And where is that somewhere else that you may ask? Well, there's a couple different places. You can put it in your custom functions plugin. And I'll talk about that in a second, or you can create your own plugin or you can use the, [00:11:00] probably the simplest matter is a plugin called Code Snippets.
Code snippets is probably my favorite way to use and to test things out because I know that it is very easy to paste code in there. I know that I can turn it on. I can turn it off. I can turn the whole plugin on and off, and it I'll put a link in the show notes. It's called code snippets.
You can turn it off. And this is really helpful if you're trying to figure out if there's a conflict with your code, with something else on your site, so you can basically say, oh, this code snippet that I have to make sure that all of my titles are all capitalized. Then I can turn that off and then I can check my site and I can turn it on.
I can check my site. And so you can toggle those on and off, which is really, really nice. The other thing that you can do is you can create your own plugin. So I have a couple of these that are across some of my sites. You know, one of 'em is for custom post types. I [00:12:00] basically just call to plug in, I call it my custom post types.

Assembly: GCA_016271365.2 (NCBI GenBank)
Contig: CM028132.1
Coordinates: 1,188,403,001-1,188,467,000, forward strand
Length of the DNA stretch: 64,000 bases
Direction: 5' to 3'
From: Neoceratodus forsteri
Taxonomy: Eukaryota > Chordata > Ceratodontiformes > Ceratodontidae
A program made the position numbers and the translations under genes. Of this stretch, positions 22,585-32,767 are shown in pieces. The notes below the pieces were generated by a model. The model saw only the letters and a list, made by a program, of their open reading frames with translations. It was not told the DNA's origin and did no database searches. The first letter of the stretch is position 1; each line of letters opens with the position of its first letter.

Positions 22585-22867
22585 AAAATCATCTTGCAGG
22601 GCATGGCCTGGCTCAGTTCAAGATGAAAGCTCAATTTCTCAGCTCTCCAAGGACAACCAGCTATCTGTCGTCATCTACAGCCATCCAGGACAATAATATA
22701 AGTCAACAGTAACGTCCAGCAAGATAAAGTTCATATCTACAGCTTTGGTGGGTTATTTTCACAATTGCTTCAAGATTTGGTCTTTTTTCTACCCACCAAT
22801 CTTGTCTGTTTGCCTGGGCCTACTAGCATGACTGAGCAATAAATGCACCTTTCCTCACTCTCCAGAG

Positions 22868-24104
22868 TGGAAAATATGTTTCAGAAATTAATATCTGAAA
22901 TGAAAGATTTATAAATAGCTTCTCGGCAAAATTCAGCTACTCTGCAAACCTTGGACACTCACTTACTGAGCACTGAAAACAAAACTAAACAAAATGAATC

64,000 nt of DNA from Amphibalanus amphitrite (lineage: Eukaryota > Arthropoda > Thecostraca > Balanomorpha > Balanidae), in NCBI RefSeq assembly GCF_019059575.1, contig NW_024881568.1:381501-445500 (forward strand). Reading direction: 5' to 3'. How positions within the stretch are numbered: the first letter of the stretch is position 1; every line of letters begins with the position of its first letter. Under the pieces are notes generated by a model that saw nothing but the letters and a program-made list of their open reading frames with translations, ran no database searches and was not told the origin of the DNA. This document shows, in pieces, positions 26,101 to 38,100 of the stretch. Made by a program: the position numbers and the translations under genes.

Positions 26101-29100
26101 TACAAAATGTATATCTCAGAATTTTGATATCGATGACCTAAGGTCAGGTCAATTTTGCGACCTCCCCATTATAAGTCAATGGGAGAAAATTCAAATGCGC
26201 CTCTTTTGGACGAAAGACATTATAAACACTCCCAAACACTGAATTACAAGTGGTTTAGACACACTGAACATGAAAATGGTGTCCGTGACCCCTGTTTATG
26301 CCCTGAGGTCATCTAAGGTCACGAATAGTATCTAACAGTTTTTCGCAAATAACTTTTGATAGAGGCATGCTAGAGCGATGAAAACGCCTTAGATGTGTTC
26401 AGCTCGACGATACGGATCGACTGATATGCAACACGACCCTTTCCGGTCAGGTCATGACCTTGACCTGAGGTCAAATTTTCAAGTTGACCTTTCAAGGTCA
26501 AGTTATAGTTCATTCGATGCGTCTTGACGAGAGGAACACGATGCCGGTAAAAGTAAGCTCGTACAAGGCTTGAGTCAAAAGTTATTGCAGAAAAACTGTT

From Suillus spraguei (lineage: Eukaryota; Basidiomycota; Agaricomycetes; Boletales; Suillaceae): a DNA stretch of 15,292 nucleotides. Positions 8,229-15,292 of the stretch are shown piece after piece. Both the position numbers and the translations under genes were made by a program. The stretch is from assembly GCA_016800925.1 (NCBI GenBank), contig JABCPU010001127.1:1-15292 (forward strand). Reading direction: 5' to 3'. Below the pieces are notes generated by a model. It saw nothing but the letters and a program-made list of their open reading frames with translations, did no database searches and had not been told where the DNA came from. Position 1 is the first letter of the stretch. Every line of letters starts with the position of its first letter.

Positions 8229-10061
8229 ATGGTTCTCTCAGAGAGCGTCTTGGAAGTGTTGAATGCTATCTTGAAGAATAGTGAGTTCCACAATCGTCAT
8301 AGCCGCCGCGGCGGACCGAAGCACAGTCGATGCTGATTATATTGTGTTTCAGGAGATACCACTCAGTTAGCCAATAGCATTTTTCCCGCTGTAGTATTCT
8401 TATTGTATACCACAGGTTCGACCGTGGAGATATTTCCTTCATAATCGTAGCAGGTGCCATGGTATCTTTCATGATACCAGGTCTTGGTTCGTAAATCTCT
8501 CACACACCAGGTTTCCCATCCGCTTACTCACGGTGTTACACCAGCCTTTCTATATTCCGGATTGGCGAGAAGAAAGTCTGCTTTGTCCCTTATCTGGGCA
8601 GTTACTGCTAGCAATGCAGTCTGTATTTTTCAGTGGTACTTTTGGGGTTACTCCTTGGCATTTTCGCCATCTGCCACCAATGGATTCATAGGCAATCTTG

And then I put in all of the code that you need to define and set up a custom post type. And then I know that that's in a plugin and I can turn that off. If I turn it off, then I lose those custom post types. I can't see that information anymore. If I turn 'em back on, then they are exactly there and where I expect them to be.
So I do that, that would be considered a creating your own plugin. So that is pretty easy. If you have custom post types for say, uh, testimonials, that's a good one. I'll just create a testimonial plugin, and then I can move that from site to site. I could just duplicate it across sites and then every code or every theme.
And then every site would have that exact same layout and then every site would have that exact same code and they have that exact same testimonials area on the site. The other thing that you can do is you can just do this custom functionalities plugin. I, I use this a lot for a lot of small snippets, maybe it's something that's very simple.
Like on one of my sites for my wife, I have her have a sign off that just says Dr. Hartzler and it's in a [00:13:00] custom font and it's basically a short code. Like I have that and a handful of other things all in one custom functionality plugin, mainly because it doesn't need its own plugin. It needs a place to live and I don't need to put them 10 different plugins.